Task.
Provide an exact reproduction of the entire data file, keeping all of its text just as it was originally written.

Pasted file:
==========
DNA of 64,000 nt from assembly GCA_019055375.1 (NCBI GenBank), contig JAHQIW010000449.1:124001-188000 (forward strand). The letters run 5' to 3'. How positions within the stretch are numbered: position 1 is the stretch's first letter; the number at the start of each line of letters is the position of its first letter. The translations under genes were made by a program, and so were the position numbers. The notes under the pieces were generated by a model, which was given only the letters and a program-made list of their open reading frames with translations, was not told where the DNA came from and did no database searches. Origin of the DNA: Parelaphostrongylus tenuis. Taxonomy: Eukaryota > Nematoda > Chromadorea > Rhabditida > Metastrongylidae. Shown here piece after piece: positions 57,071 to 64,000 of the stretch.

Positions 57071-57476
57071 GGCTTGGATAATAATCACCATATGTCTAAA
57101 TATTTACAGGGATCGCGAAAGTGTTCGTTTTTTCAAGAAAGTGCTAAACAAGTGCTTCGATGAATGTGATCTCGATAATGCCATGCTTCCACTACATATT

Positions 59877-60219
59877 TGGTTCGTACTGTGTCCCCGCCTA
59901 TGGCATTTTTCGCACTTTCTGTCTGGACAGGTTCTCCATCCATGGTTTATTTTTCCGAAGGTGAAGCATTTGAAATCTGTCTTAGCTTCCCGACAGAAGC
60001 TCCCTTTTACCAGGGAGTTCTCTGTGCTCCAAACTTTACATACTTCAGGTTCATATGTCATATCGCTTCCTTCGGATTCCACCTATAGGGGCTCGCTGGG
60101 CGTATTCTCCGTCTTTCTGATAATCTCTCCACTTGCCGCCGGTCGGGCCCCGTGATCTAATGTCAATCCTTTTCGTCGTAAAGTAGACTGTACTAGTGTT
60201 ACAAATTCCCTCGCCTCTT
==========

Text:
DNA of 64,000 nt from assembly GCA_019055375.1 (NCBI GenBank), contig JAHQIW010000449.1:124001-188000 (forward strand). The letters run 5' to 3'. How positions within the stretch are numbered: position 1 is the stretch's first letter; the number at the start of each line of letters is the position of its first letter. The translations under genes were made by a program, and so were the position numbers. The notes under the pieces were generated by a model, which was given only the letters and a program-made list of their open reading frames with translations, was not told where the DNA came from and did no database searches. Origin of the DNA: Parelaphostrongylus tenuis. Taxonomy: Eukaryota > Nematoda > Chromadorea > Rhabditida > Metastrongylidae. Shown here piece after piece: positions 57,071 to 64,000 of the stretch.

Positions 57071-57476
57071 GGCTTGGATAATAATCACCATATGTCTAAA
57101 TATTTACAGGGATCGCGAAAGTGTTCGTTTTTTCAAGAAAGTGCTAAACAAGTGCTTCGATGAATGTGATCTCGATAATGCCATGCTTCCACTACATATT

Positions 59877-60219
59877 TGGTTCGTACTGTGTCCCCGCCTA
59901 TGGCATTTTTCGCACTTTCTGTCTGGACAGGTTCTCCATCCATGGTTTATTTTTCCGAAGGTGAAGCATTTGAAATCTGTCTTAGCTTCCCGACAGAAGC
60001 TCCCTTTTACCAGGGAGTTCTCTGTGCTCCAAACTTTACATACTTCAGGTTCATATGTCATATCGCTTCCTTCGGATTCCACCTATAGGGGCTCGCTGGG
60101 CGTATTCTCCGTCTTTCTGATAATCTCTCCACTTGCCGCCGGTCGGGCCCCGTGATCTAATGTCAATCCTTTTCGTCGTAAAGTAGACTGTACTAGTGTT
60201 ACAAATTCCCTCGCCTCTT